The People of America's Oil and Natural Gas Indusry

Digital Resources

Waxman-Markey Bill: California State Fact Sheet

The people of California will be hurt by the Waxman-Markey Climate Bill. The climate change bill under consideration by Congress ignores the impacts on everyone who uses or produces petroleum fuels like gasoline, diesel and natural gas. So it will hit both households and businesses hard – everyone who uses cars, trucks, planes, trains, and tractors or the thousands of products produced or transported using these fuels. It will create an uneven playing field for U.S. refiners who will lose market share and jobs to foreign competitors who do not have to limit their own greenhouse gas emissions.

Waxman-Markey Bill: Arkansas State Fact Sheet

The people of Arkansas will be hurt by the Waxman-Markey Climate Bill. The climate change bill under consideration by Congress ignores the impacts on everyone who uses or produces petroleum fuels like gasoline, diesel and natural gas. So it will hit both households and businesses hard – everyone who uses cars, trucks, planes, trains, and tractors or the thousands of products produced or transported using these fuels. It will create an uneven playing field for U.S. refiners who will lose market share and jobs to foreign competitors who do not have to limit their own greenhouse gas emissions.

Waxman-Markey Bill: Arizona State Fact Sheet

The people of Arizona will be hurt by the Waxman-Markey Climate Bill. The climate change bill under consideration by Congress ignores the impacts on everyone who uses or produces petroleum fuels like gasoline, diesel and natural gas. So it will hit both households and businesses hard – everyone who uses cars, trucks, planes, trains, and tractors or the thousands of products produced or transported using these fuels. It will create an uneven playing field for U.S. refiners who will lose market share and jobs to foreign competitors who do not have to limit their own greenhouse gas emissions.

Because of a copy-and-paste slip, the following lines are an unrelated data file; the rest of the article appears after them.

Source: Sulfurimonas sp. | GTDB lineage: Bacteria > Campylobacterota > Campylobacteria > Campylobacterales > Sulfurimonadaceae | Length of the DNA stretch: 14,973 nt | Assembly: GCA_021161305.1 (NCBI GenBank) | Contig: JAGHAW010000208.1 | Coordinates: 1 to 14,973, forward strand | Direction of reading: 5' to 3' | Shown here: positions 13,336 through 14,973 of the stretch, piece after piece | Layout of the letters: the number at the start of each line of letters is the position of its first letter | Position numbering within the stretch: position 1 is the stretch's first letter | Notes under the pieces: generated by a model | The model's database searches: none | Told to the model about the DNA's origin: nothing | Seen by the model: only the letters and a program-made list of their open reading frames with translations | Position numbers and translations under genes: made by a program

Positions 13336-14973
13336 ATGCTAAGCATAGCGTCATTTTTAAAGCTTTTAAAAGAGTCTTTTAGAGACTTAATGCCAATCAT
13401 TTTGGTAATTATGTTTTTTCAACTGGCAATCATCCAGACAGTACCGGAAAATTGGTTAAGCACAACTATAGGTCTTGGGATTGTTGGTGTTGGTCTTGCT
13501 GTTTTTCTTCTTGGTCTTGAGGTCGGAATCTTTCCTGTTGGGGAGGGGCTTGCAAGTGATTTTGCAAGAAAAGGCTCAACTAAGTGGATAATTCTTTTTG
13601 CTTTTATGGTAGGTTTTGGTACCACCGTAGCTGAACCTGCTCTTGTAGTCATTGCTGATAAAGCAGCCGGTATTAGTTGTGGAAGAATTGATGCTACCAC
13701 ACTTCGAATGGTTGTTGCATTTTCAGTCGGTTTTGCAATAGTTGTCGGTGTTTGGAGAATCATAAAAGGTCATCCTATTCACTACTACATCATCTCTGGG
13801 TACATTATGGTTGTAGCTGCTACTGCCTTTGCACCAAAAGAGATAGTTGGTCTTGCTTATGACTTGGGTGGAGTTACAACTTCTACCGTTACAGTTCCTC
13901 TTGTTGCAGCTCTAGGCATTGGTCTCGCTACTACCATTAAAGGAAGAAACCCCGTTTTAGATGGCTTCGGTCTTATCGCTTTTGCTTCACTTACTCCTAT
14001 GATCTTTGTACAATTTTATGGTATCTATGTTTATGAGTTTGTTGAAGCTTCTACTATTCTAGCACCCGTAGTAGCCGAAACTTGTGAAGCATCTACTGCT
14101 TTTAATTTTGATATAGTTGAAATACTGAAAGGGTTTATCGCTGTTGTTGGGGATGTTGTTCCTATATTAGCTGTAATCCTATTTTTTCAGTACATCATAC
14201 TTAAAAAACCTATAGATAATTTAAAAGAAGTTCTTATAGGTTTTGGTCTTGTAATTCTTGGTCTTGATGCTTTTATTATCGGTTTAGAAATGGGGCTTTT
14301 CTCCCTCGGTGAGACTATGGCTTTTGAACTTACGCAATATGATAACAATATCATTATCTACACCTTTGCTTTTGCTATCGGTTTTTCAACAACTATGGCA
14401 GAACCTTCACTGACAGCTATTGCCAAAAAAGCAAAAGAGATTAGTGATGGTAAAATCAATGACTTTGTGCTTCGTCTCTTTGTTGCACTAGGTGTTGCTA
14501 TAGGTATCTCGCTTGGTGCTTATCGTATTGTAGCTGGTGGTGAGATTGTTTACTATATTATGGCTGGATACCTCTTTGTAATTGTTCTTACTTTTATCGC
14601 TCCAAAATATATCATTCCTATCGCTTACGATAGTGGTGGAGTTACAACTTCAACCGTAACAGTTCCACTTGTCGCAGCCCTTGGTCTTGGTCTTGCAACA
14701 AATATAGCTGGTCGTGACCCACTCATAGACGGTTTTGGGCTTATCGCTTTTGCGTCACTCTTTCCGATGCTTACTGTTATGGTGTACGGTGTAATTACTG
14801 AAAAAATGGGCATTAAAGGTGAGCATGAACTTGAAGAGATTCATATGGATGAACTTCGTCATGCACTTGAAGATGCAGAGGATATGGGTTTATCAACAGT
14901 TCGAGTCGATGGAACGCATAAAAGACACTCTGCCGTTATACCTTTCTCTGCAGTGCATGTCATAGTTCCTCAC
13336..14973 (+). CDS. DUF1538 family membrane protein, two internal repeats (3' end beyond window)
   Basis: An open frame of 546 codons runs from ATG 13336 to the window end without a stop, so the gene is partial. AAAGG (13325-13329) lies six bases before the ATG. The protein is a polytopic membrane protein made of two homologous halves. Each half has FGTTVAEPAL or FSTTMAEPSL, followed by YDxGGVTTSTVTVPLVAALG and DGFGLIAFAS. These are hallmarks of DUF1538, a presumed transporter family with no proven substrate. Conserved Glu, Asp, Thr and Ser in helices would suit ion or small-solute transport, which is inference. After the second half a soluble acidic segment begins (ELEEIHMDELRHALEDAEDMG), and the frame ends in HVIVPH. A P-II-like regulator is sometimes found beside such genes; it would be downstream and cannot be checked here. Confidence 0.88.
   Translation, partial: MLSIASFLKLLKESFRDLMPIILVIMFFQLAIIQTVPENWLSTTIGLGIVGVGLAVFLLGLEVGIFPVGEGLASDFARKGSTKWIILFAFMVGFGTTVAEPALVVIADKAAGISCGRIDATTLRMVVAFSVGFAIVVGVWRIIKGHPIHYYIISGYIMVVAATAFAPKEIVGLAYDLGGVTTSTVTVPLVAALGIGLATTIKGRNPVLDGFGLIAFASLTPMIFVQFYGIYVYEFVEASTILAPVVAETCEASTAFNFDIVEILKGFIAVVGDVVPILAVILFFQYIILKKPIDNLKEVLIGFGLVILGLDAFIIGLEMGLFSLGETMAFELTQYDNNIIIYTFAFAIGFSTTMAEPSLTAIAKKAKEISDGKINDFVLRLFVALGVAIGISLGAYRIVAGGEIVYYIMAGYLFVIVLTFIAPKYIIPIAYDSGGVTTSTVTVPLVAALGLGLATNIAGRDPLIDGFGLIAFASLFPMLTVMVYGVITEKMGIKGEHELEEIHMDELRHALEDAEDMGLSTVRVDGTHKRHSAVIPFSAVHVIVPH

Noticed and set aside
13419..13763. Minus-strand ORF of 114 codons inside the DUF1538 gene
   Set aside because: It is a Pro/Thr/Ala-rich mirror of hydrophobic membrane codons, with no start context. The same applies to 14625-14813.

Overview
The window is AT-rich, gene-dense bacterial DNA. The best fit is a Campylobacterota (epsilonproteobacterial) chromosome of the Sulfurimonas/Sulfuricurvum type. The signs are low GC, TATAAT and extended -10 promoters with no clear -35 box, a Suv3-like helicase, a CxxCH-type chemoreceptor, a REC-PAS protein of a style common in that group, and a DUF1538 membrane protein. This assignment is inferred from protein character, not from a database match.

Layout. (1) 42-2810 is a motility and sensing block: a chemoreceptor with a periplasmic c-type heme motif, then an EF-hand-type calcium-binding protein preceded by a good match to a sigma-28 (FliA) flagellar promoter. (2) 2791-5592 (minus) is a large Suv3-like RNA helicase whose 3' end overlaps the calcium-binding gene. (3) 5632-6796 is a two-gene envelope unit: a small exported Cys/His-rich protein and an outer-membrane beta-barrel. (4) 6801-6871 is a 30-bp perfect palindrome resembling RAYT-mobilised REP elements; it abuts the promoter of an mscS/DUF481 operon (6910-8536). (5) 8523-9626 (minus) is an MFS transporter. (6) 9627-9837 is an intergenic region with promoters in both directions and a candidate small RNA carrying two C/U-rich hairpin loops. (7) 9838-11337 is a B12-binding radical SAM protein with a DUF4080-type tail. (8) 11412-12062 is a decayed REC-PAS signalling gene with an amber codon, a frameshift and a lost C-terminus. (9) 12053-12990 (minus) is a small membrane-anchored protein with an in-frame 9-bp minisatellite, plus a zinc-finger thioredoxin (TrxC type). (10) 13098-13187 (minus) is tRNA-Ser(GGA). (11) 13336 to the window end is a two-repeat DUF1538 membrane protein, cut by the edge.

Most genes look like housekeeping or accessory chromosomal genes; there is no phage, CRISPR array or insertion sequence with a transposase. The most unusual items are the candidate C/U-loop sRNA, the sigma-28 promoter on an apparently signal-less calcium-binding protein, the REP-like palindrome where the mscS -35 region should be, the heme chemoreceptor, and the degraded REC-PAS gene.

Waxman-Markey Bill: Alaska State Fact Sheet

The people of Alaska will be hurt by the Waxman-Markey Climate Bill. The climate change bill under consideration by Congress ignores the impacts on everyone who uses or produces petroleum fuels like gasoline, diesel and natural gas. So it will hit both households and businesses hard – everyone who uses cars, trucks, planes, trains, and tractors or the thousands of products produced or transported using these fuels. It will create an uneven playing field for U.S. refiners who will lose market share and jobs to foreign competitors who do not have to limit their own greenhouse gas emissions.

Waxman-Markey Bill: Alabama State Fact Sheet

The people of Alabama will be hurt by the Waxman-Markey Climate Bill. The climate change bill under consideration by Congress ignores the impacts on everyone who uses or produces petroleum fuels like gasoline, diesel and natural gas. So it will hit both households and businesses hard – everyone who uses cars, trucks, planes, trains, and tractors or the thousands of products produced or transported using these fuels. It will create an uneven playing field for U.S. refiners who will lose market share and jobs to foreign competitors who do not have to limit their own greenhouse gas emissions.

Oil Exploration Technology